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[school-discuss] First the city of Atlanta, next a country!
A quick update on Atlanta public schools and a new project I'm starting.
First, Atlanta schools had a pilot of K12LTSP in 7 schools this past
year. With the exception of one school (where the principal wasn't
enthusiastic about the pilot and didn't really motivate the teachers to
use the new system) every other school saw significant academic
performance improvement on a statewide test relative to their peer
schools. I now hear that APS is planning to roll the system out
district-wide, and many other US schools are contacting them to find out
how they did it and what they need to have to do likewise. A few people
can make a difference.
Second, one of my teachers did some missionary work in Malawi (southern
Africa) a while back, and just got back from revisiting there, and was
lamenting to me about how villages in this very poor country had no idea
about the outside world. For more detail, check out her classroom blog
page at http://hultquistthirdgrade.blogspot.com/ Many of these
villages have no electricity.
I did some googling, and found schools in India that used solar arrays
to power a handful of PCs and I started thinking: why not use a solar
array to power a satellite Internet receiver, a K12LTSP or Edubuntu LTSP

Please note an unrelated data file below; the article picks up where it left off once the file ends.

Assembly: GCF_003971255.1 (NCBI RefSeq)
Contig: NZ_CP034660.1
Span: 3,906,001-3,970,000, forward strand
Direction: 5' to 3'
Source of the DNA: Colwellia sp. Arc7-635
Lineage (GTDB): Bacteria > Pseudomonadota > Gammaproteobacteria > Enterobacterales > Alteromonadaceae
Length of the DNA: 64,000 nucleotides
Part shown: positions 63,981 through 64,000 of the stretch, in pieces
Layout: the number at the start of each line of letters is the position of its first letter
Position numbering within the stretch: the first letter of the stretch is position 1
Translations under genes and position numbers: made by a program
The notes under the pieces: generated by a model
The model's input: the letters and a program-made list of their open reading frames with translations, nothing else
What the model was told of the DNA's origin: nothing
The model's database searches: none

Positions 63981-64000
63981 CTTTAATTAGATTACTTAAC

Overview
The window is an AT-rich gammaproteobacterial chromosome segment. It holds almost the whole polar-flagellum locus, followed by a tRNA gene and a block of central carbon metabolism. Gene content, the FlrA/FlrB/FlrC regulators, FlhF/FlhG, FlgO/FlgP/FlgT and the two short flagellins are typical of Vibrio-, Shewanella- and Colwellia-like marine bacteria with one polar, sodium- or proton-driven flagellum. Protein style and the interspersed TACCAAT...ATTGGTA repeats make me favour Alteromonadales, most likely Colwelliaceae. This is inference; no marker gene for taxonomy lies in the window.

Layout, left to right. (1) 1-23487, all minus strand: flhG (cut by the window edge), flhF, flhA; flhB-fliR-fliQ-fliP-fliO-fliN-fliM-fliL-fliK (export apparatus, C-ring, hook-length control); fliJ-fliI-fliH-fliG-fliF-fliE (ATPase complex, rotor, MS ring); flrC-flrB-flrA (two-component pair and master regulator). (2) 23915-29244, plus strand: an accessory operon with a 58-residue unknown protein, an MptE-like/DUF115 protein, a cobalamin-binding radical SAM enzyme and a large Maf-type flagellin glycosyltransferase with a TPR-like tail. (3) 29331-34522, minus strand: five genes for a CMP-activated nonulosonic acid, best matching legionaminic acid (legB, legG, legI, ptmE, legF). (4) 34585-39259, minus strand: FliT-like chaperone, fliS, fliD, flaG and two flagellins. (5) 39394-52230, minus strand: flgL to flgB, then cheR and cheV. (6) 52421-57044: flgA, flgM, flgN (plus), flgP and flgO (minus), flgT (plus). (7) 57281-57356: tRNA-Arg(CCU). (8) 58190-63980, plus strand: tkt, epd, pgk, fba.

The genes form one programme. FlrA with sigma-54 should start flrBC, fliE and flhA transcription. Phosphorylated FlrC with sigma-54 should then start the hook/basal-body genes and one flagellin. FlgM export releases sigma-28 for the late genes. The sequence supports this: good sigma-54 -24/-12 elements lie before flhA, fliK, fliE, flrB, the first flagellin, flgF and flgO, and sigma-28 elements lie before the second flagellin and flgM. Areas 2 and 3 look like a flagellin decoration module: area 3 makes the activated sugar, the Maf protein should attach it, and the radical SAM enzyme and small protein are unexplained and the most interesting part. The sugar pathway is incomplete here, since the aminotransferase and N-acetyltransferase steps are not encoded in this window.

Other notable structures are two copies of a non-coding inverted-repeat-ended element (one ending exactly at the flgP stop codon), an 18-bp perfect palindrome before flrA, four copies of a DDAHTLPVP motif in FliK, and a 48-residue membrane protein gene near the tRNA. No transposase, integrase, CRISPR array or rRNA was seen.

server, and a handful of thin clients and LCD monitors (to keep
electricity requirements low). Such satellite Internet service is
available here in US, Europe, South Africa, Northern Africa, and heck,
maybe even a spot beam that covers Malawi. Jim Kinney, the Linux
architect that did the APS enterprise K12LTSP version for APS, suggested
a server that boots and runs off of Flash memory to eliminate the hard
disk electricity consumption, and the kids could do all file storage on
the web (word processing, spreadsheet, etc.)
What do you guys think of this idea? Has it been done anywhere else
with lessons learned? My teacher says the biggest thing these kids in
these villages could have is to see and interact with the rest of the
world. I can't help but think this is technically feasible and for a
fairly modest amount, could invoke a seachange in how these villages
educate their kids.
Comments, criticisms, even cheap shots, welcome.
President and CEO
Georgia Open Source Education Foundation